From the end of the Onin War (1467 - 1477) there ensued a time of change during which the silk industry underwent a decline. Around 1600, however, it resurged and when in October of that year Lord Tokugawa stood to fight Lord Ishida at Sekigahara, his soldiers carried silk banners produced in Kiryu into the battle. It is said that on one day some 2,410 silk banners were brought to the grounds of Tenmangu Shrine to be blessed before they were carried into battle.
After this time, during the Kanbun-Enpo-era (1661-1680) many people began to work in factories and came to Kiryu from Kyoto, Osaka, Edo and other distant areas. As a result of the steady growth in the silk industry, the Silk Market was opened in Kiryu in February, 1738. In that same year, mechanized looms began to be employed and new types of textiles were produced. As for the silk market, it is difficult to express in words the great prosperity it met with. Even today people remember the booming days of Kiryu's silk market.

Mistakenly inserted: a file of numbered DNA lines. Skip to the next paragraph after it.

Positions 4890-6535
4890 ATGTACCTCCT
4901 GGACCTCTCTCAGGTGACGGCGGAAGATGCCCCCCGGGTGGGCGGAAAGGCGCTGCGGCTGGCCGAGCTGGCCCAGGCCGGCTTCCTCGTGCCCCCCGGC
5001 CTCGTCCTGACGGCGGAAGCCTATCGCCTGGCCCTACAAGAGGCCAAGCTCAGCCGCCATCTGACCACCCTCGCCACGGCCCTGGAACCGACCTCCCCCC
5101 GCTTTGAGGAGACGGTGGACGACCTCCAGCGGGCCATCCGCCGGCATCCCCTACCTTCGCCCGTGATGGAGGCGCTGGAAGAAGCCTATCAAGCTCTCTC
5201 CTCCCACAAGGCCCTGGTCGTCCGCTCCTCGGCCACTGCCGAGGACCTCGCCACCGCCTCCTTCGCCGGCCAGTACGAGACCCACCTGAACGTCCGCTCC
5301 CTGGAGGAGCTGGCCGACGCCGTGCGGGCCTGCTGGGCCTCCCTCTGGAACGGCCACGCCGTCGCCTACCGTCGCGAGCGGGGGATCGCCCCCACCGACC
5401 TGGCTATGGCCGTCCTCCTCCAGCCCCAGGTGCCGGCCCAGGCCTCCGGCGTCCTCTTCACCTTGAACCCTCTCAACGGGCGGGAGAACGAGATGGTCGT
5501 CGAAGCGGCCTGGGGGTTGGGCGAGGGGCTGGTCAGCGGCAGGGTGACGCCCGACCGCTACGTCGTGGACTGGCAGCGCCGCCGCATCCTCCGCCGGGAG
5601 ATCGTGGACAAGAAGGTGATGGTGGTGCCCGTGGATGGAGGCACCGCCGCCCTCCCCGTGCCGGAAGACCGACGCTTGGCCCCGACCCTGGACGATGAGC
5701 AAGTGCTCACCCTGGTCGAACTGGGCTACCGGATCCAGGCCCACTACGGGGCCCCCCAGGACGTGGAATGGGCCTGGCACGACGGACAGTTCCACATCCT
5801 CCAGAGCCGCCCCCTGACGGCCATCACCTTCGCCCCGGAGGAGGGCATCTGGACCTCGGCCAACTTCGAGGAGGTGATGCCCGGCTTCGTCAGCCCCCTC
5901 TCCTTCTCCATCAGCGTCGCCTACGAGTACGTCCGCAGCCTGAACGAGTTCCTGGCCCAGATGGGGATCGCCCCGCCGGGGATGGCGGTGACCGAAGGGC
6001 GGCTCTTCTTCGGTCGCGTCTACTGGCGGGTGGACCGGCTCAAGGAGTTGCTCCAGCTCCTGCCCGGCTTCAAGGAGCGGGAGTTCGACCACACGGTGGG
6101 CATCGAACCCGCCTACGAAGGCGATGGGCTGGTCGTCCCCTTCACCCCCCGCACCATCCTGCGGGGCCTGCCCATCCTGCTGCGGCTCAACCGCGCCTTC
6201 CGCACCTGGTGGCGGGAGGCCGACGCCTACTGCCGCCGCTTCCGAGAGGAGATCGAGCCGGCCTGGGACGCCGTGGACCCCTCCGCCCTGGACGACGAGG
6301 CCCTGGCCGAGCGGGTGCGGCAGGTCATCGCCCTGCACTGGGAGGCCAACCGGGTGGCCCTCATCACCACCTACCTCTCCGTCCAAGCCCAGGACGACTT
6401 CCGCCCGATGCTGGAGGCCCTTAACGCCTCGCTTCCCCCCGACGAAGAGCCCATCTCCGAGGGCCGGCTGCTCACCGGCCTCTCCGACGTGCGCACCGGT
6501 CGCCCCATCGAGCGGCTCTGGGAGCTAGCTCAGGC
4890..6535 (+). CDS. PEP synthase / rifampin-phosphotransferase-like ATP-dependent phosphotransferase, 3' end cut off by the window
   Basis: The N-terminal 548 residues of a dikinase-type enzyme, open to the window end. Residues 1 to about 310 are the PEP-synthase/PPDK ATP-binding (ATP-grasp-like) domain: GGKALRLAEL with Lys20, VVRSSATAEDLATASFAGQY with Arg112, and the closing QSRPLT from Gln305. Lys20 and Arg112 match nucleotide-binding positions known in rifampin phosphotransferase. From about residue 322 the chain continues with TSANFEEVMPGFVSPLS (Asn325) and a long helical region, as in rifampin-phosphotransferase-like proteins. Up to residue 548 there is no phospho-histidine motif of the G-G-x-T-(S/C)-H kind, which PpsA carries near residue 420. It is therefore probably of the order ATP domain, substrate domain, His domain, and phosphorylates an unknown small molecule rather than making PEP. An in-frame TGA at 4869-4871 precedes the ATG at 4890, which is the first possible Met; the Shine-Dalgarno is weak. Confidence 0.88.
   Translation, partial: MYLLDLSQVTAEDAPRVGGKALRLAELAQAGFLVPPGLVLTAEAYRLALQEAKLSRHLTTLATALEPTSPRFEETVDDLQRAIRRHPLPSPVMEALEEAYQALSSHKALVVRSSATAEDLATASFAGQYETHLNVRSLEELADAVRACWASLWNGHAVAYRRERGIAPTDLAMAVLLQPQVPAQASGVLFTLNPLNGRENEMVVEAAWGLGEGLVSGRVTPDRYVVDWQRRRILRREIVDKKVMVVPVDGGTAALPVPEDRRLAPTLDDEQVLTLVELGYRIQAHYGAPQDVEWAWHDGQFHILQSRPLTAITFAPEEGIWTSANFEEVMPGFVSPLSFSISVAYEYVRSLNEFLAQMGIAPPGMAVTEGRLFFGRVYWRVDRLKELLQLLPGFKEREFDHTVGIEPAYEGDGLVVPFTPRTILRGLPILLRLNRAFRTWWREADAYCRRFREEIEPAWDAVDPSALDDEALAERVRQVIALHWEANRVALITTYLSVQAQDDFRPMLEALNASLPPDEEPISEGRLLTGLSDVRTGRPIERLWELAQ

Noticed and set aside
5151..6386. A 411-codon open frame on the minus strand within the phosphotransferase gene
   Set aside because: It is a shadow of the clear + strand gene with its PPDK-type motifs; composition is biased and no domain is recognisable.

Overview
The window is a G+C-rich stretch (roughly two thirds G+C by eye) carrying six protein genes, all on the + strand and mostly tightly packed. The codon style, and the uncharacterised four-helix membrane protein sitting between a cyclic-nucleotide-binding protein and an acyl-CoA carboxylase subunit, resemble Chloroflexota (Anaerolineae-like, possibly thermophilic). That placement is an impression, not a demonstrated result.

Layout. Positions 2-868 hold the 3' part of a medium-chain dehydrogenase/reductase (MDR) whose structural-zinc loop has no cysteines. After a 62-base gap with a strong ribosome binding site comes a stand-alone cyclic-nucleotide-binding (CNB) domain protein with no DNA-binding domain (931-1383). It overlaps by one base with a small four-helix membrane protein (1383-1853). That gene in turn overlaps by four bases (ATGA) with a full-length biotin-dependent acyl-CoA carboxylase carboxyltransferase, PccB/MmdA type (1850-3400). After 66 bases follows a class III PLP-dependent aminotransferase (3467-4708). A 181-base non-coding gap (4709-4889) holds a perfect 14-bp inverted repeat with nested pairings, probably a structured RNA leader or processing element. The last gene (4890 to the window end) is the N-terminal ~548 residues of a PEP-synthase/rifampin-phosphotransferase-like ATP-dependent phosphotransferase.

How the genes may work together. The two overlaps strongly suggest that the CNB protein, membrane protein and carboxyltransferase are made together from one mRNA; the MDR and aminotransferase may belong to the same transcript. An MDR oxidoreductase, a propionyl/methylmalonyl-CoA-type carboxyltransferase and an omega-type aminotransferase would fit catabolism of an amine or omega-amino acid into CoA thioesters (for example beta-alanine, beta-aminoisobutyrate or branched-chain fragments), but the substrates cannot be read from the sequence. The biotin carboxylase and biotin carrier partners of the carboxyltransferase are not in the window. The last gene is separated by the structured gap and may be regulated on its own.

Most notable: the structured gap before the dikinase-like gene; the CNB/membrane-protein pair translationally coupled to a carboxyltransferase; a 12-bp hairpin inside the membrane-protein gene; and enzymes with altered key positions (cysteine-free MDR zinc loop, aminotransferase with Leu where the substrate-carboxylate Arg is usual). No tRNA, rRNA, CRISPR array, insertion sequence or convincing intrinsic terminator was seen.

With continued success year after year, Kiryu began to produce silk of increasingly high quality and the city grew in fame. Given this background, it is not hard to understand why the local people long for the days of the prosperous silk industry and are eager to preserve for posterity the events of those times. The commemorative illustration of the Kiryu Sayaichi (Silk Market) is an attempt to show graphically the circumstances of that period.
The Kiryu Sayaichi Silk Market illustration was painted in Meiji 27 (1894) by Oide Toko, a Nanga painter from Kiryu, and the essay above which accompanies the painting is by Kojima Haruhiko, the Mayor of Kiryu at the time who was also a poet.